Lung inflammation and disease: A perspective on microbial homeostasis and metabolism

Research output: Contribution to journalReview article

5 Scopus citations

Abstract

It is now well appreciated that the human microbiome plays a significant role in a number of processes in the body, significantly affecting its metabolic, inflammatory, and immune homeostasis. Recent research has revealed that almost every mucosal surface in the human body is associated with a resident commensal microbiome of its own. While the gut microbiome and its role in regulation of host metabolism along with its alteration in a disease state has been well studied, there is a lacuna in understanding the resident microbiota of other mucosal surfaces. Among these, the scientific information on the role of lung microbiota in pulmonary diseases is currently severely limited. Historically, lungs have been considered to be sterile and lung diseases have only been studied in the context of bacterial pathogenesis. Recently however, studies have revealed a resilient microbiome in the upper and lower respiratory tracts and there is increased evidence on its central role in respiratory diseases. Knowledge of lung microbiome and its metabolic fallout (local and systemic) is still in its nascent stages and attracting immense interest in recent times. In this review, we will provide a perspective on lung-associated metabolic disorders defined for lung diseases (e.g., chronic obstructive pulmonary disease, asthma, and respiratory depression due to infection) and correlate it with lung microbial perturbation. Such perturbations may be due to altered biochemical or metabolic stress as well. Finally, we will draw evidence from microbiome and classical microbiology literature to demonstrate how specific lung morbidities associate with specific metabolic characteristics of the disease, and with the role of microbiome in this context.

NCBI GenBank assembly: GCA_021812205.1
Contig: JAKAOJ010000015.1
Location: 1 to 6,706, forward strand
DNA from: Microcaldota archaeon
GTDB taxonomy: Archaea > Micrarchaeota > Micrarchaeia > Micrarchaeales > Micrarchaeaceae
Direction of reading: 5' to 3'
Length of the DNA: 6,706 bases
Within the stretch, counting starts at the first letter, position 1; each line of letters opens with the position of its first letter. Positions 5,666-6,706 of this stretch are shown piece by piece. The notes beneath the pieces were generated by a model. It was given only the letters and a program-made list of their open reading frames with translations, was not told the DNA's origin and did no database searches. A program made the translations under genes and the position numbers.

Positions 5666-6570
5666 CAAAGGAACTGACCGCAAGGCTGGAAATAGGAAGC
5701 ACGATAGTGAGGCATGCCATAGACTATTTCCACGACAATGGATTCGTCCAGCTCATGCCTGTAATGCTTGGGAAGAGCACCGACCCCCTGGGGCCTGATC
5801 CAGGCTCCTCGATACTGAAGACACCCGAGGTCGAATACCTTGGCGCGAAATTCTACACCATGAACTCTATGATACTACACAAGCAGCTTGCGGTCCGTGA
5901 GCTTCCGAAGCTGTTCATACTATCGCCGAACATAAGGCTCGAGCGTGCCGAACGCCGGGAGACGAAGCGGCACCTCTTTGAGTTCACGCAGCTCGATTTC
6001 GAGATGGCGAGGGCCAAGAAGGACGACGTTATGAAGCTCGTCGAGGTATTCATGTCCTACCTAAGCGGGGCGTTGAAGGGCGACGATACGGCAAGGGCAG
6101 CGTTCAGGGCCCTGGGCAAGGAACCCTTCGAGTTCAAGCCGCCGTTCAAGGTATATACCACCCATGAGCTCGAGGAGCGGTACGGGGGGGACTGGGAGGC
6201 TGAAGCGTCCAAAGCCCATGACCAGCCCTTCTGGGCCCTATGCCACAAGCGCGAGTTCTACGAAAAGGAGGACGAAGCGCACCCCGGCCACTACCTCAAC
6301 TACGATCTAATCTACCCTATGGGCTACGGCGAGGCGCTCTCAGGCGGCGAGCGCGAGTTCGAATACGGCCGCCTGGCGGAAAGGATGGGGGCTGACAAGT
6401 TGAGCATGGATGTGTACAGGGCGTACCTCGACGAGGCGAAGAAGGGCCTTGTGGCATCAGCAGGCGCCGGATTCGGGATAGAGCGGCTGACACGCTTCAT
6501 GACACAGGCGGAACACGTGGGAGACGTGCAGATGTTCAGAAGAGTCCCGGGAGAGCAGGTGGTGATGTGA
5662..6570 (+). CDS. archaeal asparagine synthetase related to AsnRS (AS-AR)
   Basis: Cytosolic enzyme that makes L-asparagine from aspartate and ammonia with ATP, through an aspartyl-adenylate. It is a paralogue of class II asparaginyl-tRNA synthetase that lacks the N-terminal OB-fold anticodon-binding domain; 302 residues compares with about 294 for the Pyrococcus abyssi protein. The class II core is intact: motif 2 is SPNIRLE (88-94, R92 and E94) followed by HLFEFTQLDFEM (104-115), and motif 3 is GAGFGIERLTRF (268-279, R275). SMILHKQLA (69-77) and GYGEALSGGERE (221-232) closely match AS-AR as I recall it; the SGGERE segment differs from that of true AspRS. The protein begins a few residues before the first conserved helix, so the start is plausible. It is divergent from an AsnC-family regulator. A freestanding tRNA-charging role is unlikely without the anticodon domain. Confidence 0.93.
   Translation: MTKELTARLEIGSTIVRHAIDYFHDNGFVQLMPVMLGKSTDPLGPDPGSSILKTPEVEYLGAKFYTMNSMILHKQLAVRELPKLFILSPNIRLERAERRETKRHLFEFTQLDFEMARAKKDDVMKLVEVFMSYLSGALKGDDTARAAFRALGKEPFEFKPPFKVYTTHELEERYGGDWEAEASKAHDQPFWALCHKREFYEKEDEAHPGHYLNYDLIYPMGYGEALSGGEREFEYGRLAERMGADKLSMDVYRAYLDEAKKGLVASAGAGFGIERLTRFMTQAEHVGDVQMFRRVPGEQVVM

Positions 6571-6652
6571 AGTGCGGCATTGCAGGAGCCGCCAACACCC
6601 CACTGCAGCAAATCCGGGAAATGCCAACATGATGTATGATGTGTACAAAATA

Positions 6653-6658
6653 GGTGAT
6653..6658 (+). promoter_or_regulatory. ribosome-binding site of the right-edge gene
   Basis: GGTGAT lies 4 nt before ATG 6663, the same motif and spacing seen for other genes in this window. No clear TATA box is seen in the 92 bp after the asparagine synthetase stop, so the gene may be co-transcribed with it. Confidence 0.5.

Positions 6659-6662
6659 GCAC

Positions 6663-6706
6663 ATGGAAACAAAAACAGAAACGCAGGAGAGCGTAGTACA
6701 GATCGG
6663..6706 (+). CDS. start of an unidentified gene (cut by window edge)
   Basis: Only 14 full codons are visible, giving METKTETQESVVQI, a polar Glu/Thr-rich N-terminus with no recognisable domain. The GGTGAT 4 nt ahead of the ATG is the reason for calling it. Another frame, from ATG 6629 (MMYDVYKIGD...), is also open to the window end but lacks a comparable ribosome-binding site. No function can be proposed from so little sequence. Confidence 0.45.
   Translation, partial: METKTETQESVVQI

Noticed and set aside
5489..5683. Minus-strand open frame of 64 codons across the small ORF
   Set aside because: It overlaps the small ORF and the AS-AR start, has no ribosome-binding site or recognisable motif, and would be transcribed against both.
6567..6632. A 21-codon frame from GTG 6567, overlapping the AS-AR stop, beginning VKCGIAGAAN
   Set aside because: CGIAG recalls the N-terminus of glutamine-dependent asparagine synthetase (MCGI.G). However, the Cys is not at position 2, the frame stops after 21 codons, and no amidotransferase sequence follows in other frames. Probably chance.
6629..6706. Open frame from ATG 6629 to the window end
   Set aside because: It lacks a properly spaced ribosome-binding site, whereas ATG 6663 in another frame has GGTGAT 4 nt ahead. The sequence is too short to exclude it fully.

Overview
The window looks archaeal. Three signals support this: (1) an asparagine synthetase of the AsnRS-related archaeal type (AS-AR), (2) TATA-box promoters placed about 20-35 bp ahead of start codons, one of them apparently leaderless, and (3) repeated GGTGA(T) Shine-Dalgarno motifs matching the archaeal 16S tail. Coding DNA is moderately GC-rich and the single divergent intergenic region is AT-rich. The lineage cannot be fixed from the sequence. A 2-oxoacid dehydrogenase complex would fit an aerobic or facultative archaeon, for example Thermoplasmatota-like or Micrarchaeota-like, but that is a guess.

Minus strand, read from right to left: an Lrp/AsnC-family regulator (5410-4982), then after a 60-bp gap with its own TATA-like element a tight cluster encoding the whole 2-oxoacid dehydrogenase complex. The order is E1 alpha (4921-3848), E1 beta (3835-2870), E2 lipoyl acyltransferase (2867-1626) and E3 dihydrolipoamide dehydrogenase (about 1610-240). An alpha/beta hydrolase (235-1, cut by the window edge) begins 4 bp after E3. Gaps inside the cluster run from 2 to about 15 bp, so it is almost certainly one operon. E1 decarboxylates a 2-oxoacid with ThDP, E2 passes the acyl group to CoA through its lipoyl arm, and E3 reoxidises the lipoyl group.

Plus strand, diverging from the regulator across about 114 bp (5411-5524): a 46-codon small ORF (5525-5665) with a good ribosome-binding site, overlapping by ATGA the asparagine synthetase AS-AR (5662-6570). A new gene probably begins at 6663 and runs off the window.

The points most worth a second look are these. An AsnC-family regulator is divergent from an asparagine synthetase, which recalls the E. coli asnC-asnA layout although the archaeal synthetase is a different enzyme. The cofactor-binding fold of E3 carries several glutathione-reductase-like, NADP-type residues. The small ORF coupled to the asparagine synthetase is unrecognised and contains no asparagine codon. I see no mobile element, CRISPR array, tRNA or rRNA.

Original languageEnglish (US)
Pages (from-to)152-165
Number of pages14
JournalIUBMB life
Volume71
Issue number2
DOIs
StatePublished - Feb 2019

Keywords

  • 16s rRNA sequencing
  • commensal flora
  • dysbiosis
  • lung
  • metabolome
  • mucosa
  • pulmonary microbiome

ASJC Scopus subject areas

  • Biochemistry
  • Molecular Biology
  • Genetics
  • Clinical Biochemistry
  • Cell Biology

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